On May 23rd, 2013, the GREAT Act was reintroduced and was included in Elementary and Secondary Education Act reauthorization proposals in both chambers. The teacher preparation programs that would result from passage of the GREAT Act would be required to prepare teachers to serve in “high-needs” areas and hard-to-staff subjects. They would also have to include the requirement that program completion be based on candidates’ abilities to improve student academic achievement. Another key element of the proposed bill is that states and state authorizers of the charter programs must agree to enable these programs to be free of “unnecessary input-based regulations,” meaning those that currently exist and apply to university-based programs. The NSVF continues to promote the GREAT Act and to add to its list of supporters.
While on the surface, requiring programs to ensure that its graduates can raise students’ achievement may seem desirable, as educator Mike Rose has pointed out, this narrow way of defining success masks many potential complexities and may actually serve to widen opportunity gaps. For example,
You can prep students for a standardized test, get a bump in scores, yet not be providing a very good education. The end result is the replication of a troubling pattern in American schooling: poor kids get an education of skills and routine, a lower-tier education, while students in more affluent districts get a robust course of study.
Advocates of the GREAT Act have downplayed the significance of the legislation, but it has major ramifications for American education. States that choose to participate will have to lower teacher education accountability requirements for those programs that become academies.
It is clear that NSVF is working to position its own current and future ventures in teacher education as the prototypes to be scaled up when the GREAT Act passes. In 2012, a media blitz kicked off promoting RGSE. Jonathan Schorr, a former NSVF staffer, now a U.S. Education Department communications specialist, published an article in the Stanford Social Innovation Review in which RGSE is featured as the future for the field. A 2012 College Board report asserted with regard to the RGSE:
The vision is to keep expanding so that in a decade from now, 10,000 teachers in cities around the country are enrolled in an umbrella of Relays.
Additional articles appeared that same year in The New York Times, and Education Next asserting that RGSE is bold and innovative. Recently, the program was promoted on American Radio Works. Yet another indication of NSVF’s efforts to position its own ventures for expansion after the passage of the GREAT Act and its adoption by states is its “Learning to Teach Entrepreneur in Residence Program” in partnership with TFA. This program will fund two potential entrepreneurs or teams of entrepreneurs to spend six to ten months “laying the groundwork for a new organization that will prepare teachers for schools in low income communities.” These residents will be mentored by staff in NSVF-funded programs such as TFA, and RGSE.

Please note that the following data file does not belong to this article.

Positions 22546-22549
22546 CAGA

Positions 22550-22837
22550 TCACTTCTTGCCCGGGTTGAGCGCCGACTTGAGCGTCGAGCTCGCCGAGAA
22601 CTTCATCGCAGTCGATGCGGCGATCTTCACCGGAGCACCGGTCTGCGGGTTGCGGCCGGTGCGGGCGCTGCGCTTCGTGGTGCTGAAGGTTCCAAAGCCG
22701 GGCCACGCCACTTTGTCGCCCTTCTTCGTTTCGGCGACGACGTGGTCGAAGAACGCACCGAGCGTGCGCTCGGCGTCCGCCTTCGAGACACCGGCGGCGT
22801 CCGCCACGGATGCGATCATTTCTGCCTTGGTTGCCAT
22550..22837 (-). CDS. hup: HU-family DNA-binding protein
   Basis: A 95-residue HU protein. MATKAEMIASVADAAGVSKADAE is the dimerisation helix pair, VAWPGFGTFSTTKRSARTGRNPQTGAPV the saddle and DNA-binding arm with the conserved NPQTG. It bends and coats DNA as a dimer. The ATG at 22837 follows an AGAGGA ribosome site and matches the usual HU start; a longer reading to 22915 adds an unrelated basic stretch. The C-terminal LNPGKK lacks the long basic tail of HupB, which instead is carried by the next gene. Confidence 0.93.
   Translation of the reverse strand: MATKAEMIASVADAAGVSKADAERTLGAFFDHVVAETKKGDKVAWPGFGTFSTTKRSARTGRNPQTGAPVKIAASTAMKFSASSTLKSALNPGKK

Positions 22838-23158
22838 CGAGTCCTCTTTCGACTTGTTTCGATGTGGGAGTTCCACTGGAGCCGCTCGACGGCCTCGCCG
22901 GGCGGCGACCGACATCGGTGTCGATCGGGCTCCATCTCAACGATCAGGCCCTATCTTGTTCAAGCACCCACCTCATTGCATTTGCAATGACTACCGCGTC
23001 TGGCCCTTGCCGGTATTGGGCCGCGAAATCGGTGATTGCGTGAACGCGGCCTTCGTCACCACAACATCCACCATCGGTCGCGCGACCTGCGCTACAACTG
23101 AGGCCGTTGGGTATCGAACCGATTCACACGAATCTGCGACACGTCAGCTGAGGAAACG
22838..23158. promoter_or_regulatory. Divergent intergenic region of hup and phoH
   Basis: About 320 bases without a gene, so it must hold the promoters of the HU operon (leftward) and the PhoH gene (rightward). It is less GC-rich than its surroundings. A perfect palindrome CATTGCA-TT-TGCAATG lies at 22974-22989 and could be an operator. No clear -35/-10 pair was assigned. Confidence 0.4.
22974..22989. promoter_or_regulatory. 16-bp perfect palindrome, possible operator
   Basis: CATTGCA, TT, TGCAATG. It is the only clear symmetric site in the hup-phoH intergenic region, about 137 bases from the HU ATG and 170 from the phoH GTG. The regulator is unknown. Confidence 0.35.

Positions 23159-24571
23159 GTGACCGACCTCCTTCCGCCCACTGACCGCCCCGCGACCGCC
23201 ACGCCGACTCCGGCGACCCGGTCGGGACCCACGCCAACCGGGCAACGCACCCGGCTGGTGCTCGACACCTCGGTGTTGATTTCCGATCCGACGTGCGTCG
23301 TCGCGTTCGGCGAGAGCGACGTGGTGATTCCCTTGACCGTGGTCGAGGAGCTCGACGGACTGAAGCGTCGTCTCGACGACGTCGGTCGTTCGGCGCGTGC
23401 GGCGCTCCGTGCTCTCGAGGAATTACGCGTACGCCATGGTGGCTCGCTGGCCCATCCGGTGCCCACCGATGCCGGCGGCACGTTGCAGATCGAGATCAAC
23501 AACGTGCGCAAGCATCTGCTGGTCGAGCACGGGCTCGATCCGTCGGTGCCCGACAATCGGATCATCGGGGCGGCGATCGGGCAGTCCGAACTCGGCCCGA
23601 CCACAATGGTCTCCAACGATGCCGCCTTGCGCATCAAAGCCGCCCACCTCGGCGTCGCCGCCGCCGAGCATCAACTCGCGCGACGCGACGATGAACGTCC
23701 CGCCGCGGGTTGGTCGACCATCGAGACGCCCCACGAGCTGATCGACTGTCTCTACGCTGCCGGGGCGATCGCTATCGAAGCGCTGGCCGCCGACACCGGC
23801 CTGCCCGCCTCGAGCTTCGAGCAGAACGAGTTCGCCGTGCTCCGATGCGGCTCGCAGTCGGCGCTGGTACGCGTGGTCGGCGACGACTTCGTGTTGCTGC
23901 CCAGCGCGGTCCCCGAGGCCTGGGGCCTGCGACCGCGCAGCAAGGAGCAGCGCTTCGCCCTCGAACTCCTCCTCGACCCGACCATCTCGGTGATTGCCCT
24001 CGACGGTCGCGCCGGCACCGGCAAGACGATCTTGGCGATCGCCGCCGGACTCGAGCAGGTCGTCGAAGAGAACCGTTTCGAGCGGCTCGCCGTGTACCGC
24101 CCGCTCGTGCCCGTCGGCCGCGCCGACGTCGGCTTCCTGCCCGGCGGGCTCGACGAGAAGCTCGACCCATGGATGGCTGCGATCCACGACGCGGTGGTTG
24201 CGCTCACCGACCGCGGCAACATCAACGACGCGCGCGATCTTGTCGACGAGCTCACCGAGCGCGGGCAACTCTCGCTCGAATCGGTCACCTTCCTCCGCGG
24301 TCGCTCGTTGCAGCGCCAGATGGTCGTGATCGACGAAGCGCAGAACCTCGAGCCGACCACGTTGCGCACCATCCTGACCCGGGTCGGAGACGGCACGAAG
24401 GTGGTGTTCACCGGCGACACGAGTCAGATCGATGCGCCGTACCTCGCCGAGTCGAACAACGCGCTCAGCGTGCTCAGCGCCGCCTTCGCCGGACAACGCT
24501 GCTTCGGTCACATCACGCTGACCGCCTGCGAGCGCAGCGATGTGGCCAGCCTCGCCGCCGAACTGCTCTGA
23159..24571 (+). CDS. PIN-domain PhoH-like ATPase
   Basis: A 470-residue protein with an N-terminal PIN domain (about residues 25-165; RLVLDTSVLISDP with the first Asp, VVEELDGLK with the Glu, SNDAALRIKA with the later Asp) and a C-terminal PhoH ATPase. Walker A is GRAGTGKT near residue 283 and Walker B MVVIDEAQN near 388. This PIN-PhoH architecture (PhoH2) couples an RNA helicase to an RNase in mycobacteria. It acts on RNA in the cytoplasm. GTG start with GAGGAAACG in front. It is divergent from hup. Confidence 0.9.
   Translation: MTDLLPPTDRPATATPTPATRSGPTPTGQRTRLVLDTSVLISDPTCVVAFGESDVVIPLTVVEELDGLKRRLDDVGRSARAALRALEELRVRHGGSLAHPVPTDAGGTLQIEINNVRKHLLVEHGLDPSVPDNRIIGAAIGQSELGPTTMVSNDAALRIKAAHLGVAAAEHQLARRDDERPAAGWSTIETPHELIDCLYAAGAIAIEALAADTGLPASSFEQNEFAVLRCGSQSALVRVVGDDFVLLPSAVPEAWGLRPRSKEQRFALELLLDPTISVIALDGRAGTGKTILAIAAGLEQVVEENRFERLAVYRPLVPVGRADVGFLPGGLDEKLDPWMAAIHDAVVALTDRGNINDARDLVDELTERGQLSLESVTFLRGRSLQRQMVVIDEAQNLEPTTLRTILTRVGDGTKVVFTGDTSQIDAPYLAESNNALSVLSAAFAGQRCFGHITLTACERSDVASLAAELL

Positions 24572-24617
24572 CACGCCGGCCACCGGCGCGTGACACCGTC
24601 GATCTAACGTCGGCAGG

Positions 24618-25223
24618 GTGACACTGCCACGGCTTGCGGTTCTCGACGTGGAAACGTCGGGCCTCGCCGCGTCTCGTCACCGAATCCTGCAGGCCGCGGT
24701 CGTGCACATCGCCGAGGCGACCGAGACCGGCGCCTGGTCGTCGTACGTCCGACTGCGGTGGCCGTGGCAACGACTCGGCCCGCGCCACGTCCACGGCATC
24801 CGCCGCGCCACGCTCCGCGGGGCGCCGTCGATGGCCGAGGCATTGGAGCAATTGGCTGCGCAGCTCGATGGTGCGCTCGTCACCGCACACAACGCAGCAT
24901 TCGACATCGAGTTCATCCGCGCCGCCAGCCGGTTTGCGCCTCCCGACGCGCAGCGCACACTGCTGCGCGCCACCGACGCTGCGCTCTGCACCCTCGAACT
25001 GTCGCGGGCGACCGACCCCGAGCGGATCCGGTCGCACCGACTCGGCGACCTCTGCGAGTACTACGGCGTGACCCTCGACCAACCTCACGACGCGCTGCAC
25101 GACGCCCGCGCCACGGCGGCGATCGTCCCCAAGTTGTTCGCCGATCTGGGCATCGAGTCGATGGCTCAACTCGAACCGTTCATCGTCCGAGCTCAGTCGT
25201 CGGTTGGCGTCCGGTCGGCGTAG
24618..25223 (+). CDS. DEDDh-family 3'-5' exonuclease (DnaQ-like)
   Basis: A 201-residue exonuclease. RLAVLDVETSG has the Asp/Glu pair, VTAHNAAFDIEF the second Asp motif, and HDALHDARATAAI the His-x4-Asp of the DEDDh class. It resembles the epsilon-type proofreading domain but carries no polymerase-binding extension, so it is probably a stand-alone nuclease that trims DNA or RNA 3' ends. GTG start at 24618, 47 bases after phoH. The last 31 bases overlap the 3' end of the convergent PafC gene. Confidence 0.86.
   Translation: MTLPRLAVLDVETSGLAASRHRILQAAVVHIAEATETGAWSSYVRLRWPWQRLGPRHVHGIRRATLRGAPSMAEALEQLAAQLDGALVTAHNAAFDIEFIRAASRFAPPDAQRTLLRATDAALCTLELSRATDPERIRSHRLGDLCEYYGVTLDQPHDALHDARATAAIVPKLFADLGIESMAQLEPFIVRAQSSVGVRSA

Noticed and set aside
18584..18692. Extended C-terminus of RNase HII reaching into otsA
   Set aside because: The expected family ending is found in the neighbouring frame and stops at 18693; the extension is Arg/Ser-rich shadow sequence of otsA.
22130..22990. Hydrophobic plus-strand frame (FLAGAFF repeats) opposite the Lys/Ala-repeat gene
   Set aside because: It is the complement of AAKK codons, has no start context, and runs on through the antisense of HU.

The self-declaration of these entrepreneur developed programs like the RGSE as innovative and pioneering is without peer-reviewed empirical support beyond individual anecdotes. Saying something over and over again does not make it true. Even one of their most enthusiastic supporters, Jonathan Schorr, concluded in 2012 that “it is too soon to call these programs a success.” The so-called accomplishments of competition and markets in K-12 education do not bode well for the assertion that this approach will improve teacher education.
Like the efforts to dilute the meaning of highly qualified teachers in No Child Left Behind, the growth of these programs will further fuel the situation where the least qualified and most inexperienced teachers are teaching the neediest students.
Instead of accepting the status quo as permanent by increasing the supply of under-prepared and inexperienced, and short-term teachers in high-poverty schools, we should seek to eliminate this situation. A more ethical and empirically warranted course of action would include investing in strengthening the college and university system of teacher education as has been done in leading education systems in the world. It would also include greater incentives for fully certified, and experienced, teachers to work for more than a few years in schools attended primarily by students living in poverty. Finally, it would make sure the public resources in these schools and communities are comparable to those in wealthier communities.
Rushing into the expansion of these allegedly innovative programs based on an effective marketing campaign and behind-the-scenes political maneuvering without thorough public scrutiny of the evidence is irresponsible. It uses children living in poverty as guinea pigs for the “entrepreneurial revolution” in teacher education. A democratic society cannot tolerate this behavior.